“Patient access to innovative treatments is the cornerstone of our industry. That is why the critically important issue of drug shortages demands our collective attention to ensure patients can access themedicines they need in the most expeditious manner possible,” says John Castellani, chief executive officer and president of The Pharmaceutical Research and Manufacturers of America, a trade group comprised of pharmaceutical research and biotechnology companies.[1]

 

No.

 

“Patient access to innovative safe and effective treatments is the cornerstone of our industry.

Safe and effective are essential. Innovative is desirable, but not essential.

Dr. Conrad Murray killed Michael Jackson with incompetence, not with any drug. Is blaming deaths on a drug shortage any different from blaming deaths on a drug?

To be continued in Is the Drug Shortage an Excuse for Incompetence – Part I on 01/06/2012.


Image credit.

Footnotes:

[1] Shortage of Lifesaving Drugs Reaches Epic Proportions
Beverly Ford Source: Telegram & Gazette (Worchester, MA)
December 21, 2011
EMS World
Article

[2] Interventions Not Recommended for Routine Use During Cardiac Arrest
Part 8: Adult Advanced Cardiovascular Life Support
2010 American Heart Association Guidelines for Cardiopulmonary Resuscitation and Emergency Cardiovascular Care
Part 8.2: Management of Cardiac Arrest
Free Full Text Article with links to Free Full Text PDF download

.

Propofol and the Michael Jackson Effect


ResearchBlogging.org
Also posted over at Paramedicine 101 (now at EMS Blogs) and at Research Blogging. Go check out the excellent material at these sites.

One contributing site introduced propofol into its ED 22 months after it began entering patients into the registry. This timing permitted a natural experiment to examine the impact of the use of this drug on physician preferences and patient outcomes in patients undergoing procedural sedation at this site. After the introduction of propofol, all previously available procedural sedation agents remained in the ED formulary and no endorsement for use of propofol over existing medication options was presented to the EPs.[1]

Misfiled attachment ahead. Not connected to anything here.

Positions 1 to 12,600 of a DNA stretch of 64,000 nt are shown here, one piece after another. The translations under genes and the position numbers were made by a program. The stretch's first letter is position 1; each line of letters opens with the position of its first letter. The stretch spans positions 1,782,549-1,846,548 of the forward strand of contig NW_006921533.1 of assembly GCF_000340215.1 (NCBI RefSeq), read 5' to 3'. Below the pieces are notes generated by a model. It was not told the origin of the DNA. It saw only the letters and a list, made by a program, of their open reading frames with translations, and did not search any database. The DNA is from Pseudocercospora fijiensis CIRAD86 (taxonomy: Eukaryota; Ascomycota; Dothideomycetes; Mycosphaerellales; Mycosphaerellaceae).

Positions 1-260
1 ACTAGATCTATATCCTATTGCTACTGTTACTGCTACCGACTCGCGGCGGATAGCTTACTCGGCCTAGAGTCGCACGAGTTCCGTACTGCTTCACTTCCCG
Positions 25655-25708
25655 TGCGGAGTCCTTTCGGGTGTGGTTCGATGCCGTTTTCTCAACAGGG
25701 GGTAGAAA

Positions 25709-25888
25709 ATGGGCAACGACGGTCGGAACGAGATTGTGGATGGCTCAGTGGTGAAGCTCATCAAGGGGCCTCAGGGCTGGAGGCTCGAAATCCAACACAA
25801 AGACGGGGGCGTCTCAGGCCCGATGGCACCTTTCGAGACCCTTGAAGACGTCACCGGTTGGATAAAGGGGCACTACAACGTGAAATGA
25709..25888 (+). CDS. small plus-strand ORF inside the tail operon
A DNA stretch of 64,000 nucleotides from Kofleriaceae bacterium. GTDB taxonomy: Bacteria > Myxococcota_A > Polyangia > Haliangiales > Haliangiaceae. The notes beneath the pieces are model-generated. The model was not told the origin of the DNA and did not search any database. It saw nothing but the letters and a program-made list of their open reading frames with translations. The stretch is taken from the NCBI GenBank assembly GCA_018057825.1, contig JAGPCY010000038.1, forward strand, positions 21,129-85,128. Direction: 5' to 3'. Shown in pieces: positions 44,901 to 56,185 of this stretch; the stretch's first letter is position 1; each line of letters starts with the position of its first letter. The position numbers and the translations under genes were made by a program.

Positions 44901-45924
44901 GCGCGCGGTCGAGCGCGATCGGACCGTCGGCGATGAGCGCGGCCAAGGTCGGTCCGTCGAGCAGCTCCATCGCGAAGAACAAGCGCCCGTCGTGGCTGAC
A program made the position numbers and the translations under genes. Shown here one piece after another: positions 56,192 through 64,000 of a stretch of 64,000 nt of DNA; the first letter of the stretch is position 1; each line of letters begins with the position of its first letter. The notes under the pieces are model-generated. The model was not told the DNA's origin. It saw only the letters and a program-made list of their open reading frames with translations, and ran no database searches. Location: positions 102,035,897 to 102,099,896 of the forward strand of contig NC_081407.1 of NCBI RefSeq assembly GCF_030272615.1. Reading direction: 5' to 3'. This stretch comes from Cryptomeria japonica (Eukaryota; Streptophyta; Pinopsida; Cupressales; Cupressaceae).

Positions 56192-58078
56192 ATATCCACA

You should already know the questions I am going to raise – The Michael Jackson Drug? Where did they put all of the dead bodies?

You should also know the response – What dead bodies?

Why do we allow one unusual, dramatically publicized case affect our expectations? Because we don’t stop and think for ourselves.

Minor complications are probably what killed Michael Jackson. Minor complications that should easily have been treated by any First Responder, or any Patient Care Technician, or and Nurse’s Aide in a nursing home. Minor complications that would have resulted in a great big YAWN from anyone with any experience managing airways.

Airway obstruction: responds to repositioning

Anyone who has taken CPR and even vaguely remembers the “Head tilt, chin lift,” method of opening the airway could treat this. No big deal.

or

Hypoxia: responsive to oxygen

Anyone monitoring the patient’s pulse oximetry could have noticed this and delivered some oxygen to bring the patient’s oxygen saturation back up to the normal range.

This requires only three things –

1. Pulse oximetry measuring equipment.

2. Oxygen (with a means of delivering the oxygen to the patient).

3. A clue.

All of these are part of the minimum equipment that should be present for the use of propofol.

None of these appear to have been present.

Part of the problem with the safety of propofol is that it is deceptive. So many of the complications resolve on their own, that some people will become complacent and not be prepared to deal with the complications, not even the minor complications. Then these minor complications become major life threatening/life ending complications.

How many times did Dr. Conrad Murray administer propofol (and other sedatives) to Michael Jackson, but get away with it because the complications resolved on their own?